“Some folks saw dollar signs because they need to fund the promenade as well. Put a plaque up on the promenade and we’ll get a million and a half bucks,” Jester said. She said the memorial should be a place for people to come, be quiet and be reflective in an outdoor setting that provides people the privacy of their thoughts. “I don’t see that happening at a promenade.”
“Because of the money attached to this AIDS memorial, people want it at Hillcrest,” Ramirez said. While Ramirez and Jester did not know the exact details of Gloria’s deal with City Council, they both remember the funding from the Truax House being tied to the Olive Street Park, not to an AIDS memorial that can be placed anywhere in San Diego.
Jester said there is nothing limiting the number of AIDS memorials in San Diego to one. However, if the plaque is located underneath the Pride flag as mentioned, she said it will undo decades of work to break the stereotype of AIDS being referred to as a “gay” disease. According to Ramirez, the task force is intentionally working to include all victims of AIDS as well as the women who often served as caregivers for victims.
Jester said if a plaque were placed on Normal Street, it would not be a quiet place to sit and lay flowers for someone on their birthday or the day they passed, as many victims’ loved ones have requested.
“The worst place I can think of to put an AIDS memorial is the middle of Normal Street on a promenade,” Jester said.
Another objection to the Olive Street Park site is that at less than an acre, it is too small to hold a “regional” memorial that could accommodate people from across the county. The opposition has seized on this designation of “regional” as a way to oppose the memorial on the basis that it conflicts with San Diego’s general plan.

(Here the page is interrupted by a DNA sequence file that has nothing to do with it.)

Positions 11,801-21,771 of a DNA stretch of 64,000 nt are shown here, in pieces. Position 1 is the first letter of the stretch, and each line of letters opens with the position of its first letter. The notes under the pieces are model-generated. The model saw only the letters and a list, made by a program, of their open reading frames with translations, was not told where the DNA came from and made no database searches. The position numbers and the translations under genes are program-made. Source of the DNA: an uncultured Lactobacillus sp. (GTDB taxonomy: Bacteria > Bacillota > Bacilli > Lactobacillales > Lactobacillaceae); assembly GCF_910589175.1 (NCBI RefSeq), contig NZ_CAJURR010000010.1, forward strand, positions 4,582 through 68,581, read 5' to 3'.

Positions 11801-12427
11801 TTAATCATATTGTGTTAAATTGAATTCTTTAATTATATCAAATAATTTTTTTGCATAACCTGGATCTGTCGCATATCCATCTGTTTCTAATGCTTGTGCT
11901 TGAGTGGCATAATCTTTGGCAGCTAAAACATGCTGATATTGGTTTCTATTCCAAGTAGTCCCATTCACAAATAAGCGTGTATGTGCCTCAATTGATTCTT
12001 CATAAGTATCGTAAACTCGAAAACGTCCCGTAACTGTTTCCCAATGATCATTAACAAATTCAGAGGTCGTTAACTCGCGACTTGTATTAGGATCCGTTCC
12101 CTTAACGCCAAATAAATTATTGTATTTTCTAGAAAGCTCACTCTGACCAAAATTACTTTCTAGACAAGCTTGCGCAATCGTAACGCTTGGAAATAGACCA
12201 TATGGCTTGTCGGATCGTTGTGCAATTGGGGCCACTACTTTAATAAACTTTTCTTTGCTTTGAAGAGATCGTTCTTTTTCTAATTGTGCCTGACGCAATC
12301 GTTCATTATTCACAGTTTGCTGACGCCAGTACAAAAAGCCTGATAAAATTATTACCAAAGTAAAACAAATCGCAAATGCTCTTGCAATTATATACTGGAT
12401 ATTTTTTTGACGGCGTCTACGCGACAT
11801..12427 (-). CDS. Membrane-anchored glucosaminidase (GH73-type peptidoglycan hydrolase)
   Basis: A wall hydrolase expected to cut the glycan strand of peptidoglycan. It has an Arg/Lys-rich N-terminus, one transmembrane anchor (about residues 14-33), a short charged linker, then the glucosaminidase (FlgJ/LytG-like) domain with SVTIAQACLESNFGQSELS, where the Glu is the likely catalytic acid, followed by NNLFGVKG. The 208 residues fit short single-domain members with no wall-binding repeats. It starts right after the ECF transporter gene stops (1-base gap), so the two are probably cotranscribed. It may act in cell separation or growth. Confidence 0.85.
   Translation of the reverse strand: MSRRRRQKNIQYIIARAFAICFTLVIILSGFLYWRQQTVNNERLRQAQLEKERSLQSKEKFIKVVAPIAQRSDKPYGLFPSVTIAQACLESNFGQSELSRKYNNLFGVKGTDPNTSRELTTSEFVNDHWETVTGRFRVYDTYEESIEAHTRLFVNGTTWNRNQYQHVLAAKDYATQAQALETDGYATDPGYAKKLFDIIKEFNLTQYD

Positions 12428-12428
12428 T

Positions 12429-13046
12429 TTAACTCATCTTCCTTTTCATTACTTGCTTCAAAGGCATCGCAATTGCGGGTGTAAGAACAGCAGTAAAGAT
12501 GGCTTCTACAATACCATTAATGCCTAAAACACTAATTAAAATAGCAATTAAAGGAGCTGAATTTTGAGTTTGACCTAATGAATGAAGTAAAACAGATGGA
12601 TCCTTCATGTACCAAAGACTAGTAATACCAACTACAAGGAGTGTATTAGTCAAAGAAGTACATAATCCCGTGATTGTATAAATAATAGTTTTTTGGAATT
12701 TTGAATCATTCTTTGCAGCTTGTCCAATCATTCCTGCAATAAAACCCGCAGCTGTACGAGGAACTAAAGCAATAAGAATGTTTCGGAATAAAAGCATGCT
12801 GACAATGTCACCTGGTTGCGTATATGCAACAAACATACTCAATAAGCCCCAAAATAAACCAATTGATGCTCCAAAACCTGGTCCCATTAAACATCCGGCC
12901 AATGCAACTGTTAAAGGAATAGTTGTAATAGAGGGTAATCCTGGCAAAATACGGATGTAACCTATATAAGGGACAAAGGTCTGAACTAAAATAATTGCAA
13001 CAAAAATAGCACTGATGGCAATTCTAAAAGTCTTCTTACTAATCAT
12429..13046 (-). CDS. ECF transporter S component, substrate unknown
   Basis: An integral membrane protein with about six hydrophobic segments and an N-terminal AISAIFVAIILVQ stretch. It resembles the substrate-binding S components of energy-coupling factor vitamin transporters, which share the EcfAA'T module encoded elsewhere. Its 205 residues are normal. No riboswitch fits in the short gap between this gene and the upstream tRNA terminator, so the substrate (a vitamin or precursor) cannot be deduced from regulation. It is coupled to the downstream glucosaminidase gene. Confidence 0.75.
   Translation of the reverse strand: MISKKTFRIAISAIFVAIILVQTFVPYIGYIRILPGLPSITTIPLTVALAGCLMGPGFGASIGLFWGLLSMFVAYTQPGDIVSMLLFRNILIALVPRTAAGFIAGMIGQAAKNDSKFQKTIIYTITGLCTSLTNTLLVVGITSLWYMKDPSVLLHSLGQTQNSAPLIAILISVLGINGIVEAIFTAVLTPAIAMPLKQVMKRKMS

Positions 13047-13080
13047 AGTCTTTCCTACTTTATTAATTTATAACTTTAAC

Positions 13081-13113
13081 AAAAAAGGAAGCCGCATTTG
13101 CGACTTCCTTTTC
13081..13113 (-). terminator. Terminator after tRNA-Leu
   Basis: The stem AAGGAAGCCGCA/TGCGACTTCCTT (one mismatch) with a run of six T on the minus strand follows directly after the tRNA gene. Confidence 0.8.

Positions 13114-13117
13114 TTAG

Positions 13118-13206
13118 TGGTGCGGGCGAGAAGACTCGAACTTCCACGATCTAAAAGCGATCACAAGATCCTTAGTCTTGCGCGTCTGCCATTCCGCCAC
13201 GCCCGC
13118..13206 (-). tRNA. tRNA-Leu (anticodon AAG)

However, the task force is pushing back on that language. “We never called it a regional memorial. All we wanted was this to be a marker to remember those who’d passed,” Ramirez said. “There can be an AIDS memorial anywhere. This is not the regional memorial — just a beautiful marker with people’s names, the story of AIDS and AIDS organizations.”
Ramirez and Jester also said misinformation is being spread about the park holding large events. They think people are imagining it like the Vietnam Memorial, while they said in reality, the memorial would be much smaller and would not attract huge crowds. Jester said only about 100 people come to the annual World AIDS Day event in Hillcrest.
“I and others just want it [the AIDS memorial] somewhere so people could come and remember… it got so bad that at one of the meetings, one of the [neighbors] stood up there and said ‘I don’t want those ashes flying in the air,’” Ramirez said. “It’s been a very emotional, heartbreaking thing for me.”
More than 8,000 people died from AIDS in San Diego, but Jester and Ramirez contend not all of those names will be included in the memorial because it could open them up to lawsuits.
“A lot of folks who have relatives who’ve died of AIDS don’t necessarily want to be identified as having a gay son or drug addict daughter,” Jester said. “They [the opposition] think there’s gonna be masses of people there which there are not … I don’t see hundreds of people.”
Ramirez said Olive Street Park would be a meaningful location because of where the funds for the park came from and because a children’s playground will be next to it.
“The Truax House was sacred ground for us,” he said. Ramirez said that hearing children playing closeby would also be a reminder that life goes on.
According to Jester, out of the top 10 largest cities in the U.S., San Diego is the only one without an AIDS memorial.
— Kendra Sitton can be reached at firstname.lastname@example.org